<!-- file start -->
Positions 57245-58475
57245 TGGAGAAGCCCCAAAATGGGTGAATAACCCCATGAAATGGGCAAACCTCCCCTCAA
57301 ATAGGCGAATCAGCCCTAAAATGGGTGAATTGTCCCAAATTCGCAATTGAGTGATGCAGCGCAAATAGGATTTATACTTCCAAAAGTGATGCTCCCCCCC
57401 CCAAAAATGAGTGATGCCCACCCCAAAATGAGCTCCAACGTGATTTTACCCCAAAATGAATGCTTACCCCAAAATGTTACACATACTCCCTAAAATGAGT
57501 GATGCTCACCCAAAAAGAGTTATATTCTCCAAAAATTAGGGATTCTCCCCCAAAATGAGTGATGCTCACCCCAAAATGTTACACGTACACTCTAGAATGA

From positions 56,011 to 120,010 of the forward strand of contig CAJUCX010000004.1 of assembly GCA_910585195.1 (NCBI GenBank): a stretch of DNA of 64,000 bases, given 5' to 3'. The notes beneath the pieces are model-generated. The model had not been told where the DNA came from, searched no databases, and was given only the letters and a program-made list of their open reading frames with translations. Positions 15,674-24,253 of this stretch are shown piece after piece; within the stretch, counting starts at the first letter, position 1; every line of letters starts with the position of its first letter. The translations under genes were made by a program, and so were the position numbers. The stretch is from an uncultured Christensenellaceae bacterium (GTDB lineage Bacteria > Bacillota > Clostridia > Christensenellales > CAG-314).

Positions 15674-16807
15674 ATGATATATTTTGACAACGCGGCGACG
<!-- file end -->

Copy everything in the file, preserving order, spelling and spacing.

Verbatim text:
Positions 57245-58475
57245 TGGAGAAGCCCCAAAATGGGTGAATAACCCCATGAAATGGGCAAACCTCCCCTCAA
57301 ATAGGCGAATCAGCCCTAAAATGGGTGAATTGTCCCAAATTCGCAATTGAGTGATGCAGCGCAAATAGGATTTATACTTCCAAAAGTGATGCTCCCCCCC
57401 CCAAAAATGAGTGATGCCCACCCCAAAATGAGCTCCAACGTGATTTTACCCCAAAATGAATGCTTACCCCAAAATGTTACACATACTCCCTAAAATGAGT
57501 GATGCTCACCCAAAAAGAGTTATATTCTCCAAAAATTAGGGATTCTCCCCCAAAATGAGTGATGCTCACCCCAAAATGTTACACGTACACTCTAGAATGA

From positions 56,011 to 120,010 of the forward strand of contig CAJUCX010000004.1 of assembly GCA_910585195.1 (NCBI GenBank): a stretch of DNA of 64,000 bases, given 5' to 3'. The notes beneath the pieces are model-generated. The model had not been told where the DNA came from, searched no databases, and was given only the letters and a program-made list of their open reading frames with translations. Positions 15,674-24,253 of this stretch are shown piece after piece; within the stretch, counting starts at the first letter, position 1; every line of letters starts with the position of its first letter. The translations under genes were made by a program, and so were the position numbers. The stretch is from an uncultured Christensenellaceae bacterium (GTDB lineage Bacteria > Bacillota > Clostridia > Christensenellales > CAG-314).

Positions 15674-16807
15674 ATGATATATTTTGACAACGCGGCGACG